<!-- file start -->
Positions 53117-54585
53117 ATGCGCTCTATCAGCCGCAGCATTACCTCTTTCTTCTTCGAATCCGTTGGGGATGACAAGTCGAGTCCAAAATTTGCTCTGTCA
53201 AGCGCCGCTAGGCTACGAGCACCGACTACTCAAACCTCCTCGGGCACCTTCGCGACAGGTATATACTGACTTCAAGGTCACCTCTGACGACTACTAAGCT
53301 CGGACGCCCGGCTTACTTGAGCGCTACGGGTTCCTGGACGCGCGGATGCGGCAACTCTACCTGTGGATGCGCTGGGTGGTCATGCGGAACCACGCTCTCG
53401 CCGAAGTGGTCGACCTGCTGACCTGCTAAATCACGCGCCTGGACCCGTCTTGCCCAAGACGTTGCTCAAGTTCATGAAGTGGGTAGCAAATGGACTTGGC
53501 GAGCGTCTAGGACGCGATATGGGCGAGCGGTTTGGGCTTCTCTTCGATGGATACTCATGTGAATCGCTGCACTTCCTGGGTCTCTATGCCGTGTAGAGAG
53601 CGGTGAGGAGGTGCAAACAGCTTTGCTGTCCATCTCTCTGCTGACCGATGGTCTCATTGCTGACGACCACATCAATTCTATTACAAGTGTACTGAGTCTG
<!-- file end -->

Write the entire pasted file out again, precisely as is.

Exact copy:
Positions 53117-54585
53117 ATGCGCTCTATCAGCCGCAGCATTACCTCTTTCTTCTTCGAATCCGTTGGGGATGACAAGTCGAGTCCAAAATTTGCTCTGTCA
53201 AGCGCCGCTAGGCTACGAGCACCGACTACTCAAACCTCCTCGGGCACCTTCGCGACAGGTATATACTGACTTCAAGGTCACCTCTGACGACTACTAAGCT
53301 CGGACGCCCGGCTTACTTGAGCGCTACGGGTTCCTGGACGCGCGGATGCGGCAACTCTACCTGTGGATGCGCTGGGTGGTCATGCGGAACCACGCTCTCG
53401 CCGAAGTGGTCGACCTGCTGACCTGCTAAATCACGCGCCTGGACCCGTCTTGCCCAAGACGTTGCTCAAGTTCATGAAGTGGGTAGCAAATGGACTTGGC
53501 GAGCGTCTAGGACGCGATATGGGCGAGCGGTTTGGGCTTCTCTTCGATGGATACTCATGTGAATCGCTGCACTTCCTGGGTCTCTATGCCGTGTAGAGAG
53601 CGGTGAGGAGGTGCAAACAGCTTTGCTGTCCATCTCTCTGCTGACCGATGGTCTCATTGCTGACGACCACATCAATTCTATTACAAGTGTACTGAGTCTG